Letter to Board Subject of April 16 PDC Vote

The following letter, which has been reviewed by PDC’s Program and Policy Advisory Committee, will be submitted to PDC members for a vote at the April 16 meeting. If approved, the letter would be sent to the Fairfax County Board of Supervisors.

For a full description of the April 16 meeting program, see this link. If you wish to propose changes to the letter, amendments will be entertained at the April 16 meeting. You also can submit written suggestions to contact@providencedistrictcouncil.org.

Draft Letter Regarding Fairfax Forward

Dear Chairman Bulova, Supervisor Smyth, and other members of the Fairfax County Board of Supervisors:

The Providence District Council is writing to request changes to Fairfax Forward before final passage. While the plan has many positives on which to build, a Feb. 20, 2013, staff report was disturbingly silent on several critical avenues of citizen and community involvement in reviewing land use proposals. Without amended language, to ensure full and meaningful community review, PDC fears that Fairfax Forward could be construed in a way that reduces, rather than expands, community involvement in charting Fairfax’s future.

In recent weeks, PDC and other community leaders have worked closely and constructively with the planning staff, who in turn have repeatedly expressed their commitment to a robust role for the community in land use planning. Some issues have been addressed in an April 3 staff addendum, and staff has expressed openness to considering other requested changes.

Assuming that the concerns identified in this letter are addressed, PDC believes that several core features of Fairfax Forward are highly commendable. These include the goal of including citizens at multiple levels of review, not just at one big Area Plan Review task force meeting; the opportunity to do iterative planning, in which proposals change in response to feedback; and the attempt to evaluate individual “spot replannings” in a broader planning context.

With the understanding that the details of Fairfax Forward may evolve in coming weeks, the PDC requests that the following points be explicitly addressed in the final written documentation of Fairfax Forward, so that the community knows its rights and powers in the new system, and so that Fairfax Forward will actively promote informed citizen engagement. It is our belief that these written guarantees could give Fairfax the best of all worlds: a planning process in which the broader community is assured a meaningful role, while also adding the benefits envisioned by Fairfax Forward.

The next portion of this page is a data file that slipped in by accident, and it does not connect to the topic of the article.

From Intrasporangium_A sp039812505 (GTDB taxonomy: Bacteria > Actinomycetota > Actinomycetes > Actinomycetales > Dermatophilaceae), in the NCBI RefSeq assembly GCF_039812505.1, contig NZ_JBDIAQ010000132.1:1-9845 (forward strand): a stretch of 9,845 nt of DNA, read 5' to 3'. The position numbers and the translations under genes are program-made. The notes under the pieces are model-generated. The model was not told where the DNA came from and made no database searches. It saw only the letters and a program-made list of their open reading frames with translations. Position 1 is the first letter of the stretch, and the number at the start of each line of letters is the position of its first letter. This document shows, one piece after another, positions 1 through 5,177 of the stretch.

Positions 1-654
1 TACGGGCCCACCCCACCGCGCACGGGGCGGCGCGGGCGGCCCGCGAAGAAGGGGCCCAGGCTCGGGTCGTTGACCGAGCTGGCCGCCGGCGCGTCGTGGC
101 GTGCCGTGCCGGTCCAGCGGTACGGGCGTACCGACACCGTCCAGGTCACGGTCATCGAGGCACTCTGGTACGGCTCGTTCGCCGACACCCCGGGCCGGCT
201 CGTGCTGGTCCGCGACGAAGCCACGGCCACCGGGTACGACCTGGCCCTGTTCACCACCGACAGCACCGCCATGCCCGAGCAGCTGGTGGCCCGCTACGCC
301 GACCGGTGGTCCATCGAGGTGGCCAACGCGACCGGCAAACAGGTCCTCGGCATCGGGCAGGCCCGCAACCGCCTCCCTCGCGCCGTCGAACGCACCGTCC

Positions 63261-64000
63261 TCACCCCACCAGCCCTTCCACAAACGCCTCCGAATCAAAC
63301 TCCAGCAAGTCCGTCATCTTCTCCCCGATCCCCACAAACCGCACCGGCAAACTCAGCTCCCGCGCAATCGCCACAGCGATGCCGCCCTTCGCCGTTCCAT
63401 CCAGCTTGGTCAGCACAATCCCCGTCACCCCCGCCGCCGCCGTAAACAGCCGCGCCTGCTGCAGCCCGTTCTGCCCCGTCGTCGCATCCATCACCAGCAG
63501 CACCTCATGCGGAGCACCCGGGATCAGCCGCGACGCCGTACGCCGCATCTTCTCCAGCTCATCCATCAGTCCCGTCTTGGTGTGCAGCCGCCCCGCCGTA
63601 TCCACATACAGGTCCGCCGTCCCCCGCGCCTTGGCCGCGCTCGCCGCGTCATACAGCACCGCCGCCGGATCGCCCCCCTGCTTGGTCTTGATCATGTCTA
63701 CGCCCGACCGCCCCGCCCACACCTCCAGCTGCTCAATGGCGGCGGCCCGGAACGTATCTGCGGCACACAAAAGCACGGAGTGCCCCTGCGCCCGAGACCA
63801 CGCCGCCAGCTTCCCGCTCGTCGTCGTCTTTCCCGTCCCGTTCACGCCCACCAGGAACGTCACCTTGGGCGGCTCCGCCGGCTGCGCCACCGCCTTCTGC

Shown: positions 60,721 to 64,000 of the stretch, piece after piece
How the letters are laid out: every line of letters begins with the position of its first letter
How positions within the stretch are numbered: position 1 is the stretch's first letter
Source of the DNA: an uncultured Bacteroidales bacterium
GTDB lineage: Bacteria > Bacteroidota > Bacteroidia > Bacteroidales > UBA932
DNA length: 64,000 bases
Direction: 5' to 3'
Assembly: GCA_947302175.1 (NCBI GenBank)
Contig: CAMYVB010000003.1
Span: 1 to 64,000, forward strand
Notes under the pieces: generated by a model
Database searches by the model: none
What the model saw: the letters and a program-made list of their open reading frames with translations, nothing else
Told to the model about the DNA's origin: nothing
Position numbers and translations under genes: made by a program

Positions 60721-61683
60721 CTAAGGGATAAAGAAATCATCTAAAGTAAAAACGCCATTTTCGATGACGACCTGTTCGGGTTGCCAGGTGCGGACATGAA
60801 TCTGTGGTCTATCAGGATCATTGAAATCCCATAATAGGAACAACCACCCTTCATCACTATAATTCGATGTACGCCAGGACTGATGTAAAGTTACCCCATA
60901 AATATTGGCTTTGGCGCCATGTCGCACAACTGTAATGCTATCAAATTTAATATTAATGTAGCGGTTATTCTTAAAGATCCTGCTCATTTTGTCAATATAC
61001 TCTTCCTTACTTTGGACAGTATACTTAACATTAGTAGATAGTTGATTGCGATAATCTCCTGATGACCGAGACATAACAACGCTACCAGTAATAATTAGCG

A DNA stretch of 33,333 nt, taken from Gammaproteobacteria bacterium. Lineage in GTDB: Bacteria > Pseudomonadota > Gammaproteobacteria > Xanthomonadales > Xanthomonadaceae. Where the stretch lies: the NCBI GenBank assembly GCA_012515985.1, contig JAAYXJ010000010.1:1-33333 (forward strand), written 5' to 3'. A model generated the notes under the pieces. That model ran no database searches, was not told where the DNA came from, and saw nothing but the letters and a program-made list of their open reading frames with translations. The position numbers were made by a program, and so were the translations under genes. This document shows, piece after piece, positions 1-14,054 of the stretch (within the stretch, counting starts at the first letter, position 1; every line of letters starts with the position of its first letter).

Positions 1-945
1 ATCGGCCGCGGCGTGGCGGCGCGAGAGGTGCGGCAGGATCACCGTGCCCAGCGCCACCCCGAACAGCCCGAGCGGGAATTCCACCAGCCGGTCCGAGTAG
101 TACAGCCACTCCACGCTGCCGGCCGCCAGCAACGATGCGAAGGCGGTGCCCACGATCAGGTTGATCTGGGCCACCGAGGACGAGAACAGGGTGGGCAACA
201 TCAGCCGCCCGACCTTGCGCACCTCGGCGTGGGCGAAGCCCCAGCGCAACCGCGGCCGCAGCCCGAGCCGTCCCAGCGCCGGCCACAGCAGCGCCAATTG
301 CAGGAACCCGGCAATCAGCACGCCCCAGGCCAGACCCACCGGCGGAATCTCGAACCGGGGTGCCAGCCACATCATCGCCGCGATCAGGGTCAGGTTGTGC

Citizen and Community Involvement

1) Explicitly reinstate late-stage community review meetings to provide “back-end” review of all proposed Comprehensive Plan changes. Fairfax Forward goes to great length to create task forces at the early stages of replanning, which is one of the proposal’s greatest strengths. Experience shows, however, that participation in ongoing task forces frequently narrows to a few participants who may unintentionally stray from community values. The PDC strongly urges that all final proposed changes to the Comprehensive Plan be subject to a “back-end” review by a broadly representative citizen body, such as the traditional Area Plans Review task force or a district land use committee. This would ensure that any new planning visions mesh with those of resident stakeholders. These community reviews were an enormous strength of the traditional APR process and gave the community a meaningful voice in its own future. Replacing this model with“focus groups,” as the Feb. 20 draft of Fairfax Forward appears to suggest, would be a major step backward.

2) Reinstate and clarify the right of the community to submit nominations for change. Under the new plan, such community proposals can be discarded by staff before reaching any community consideration. The PDC requests two remedies: a) That all proposals for planning changes, and their status, be posted prominently online. b) That residents who fail to gain staff approval for their replanning requests have some means of raising their proposal to a district land use community or community task force, so that residents’ perspective can be gauged.

3) Enhance community outreach. Fairfax Forward risks being empty, and could unintentionally omit the public, without far more effective methods of citizen and community outreach. We strongly urge that the staff, with the explicit encouragement of the Board of Supervisors, set up a community outreach working group that invites the Fairfax County Federation of Citizens Associations, the district councils and other interested community players to devise specific ways to engage the public on an ongoing basis, and to ensure that all web material on Comprehensive Plan proposals be maximally transparent. Note: the Planning staff has issued an invitation for an initial meeting of community stakeholders, a move the PDC applauds.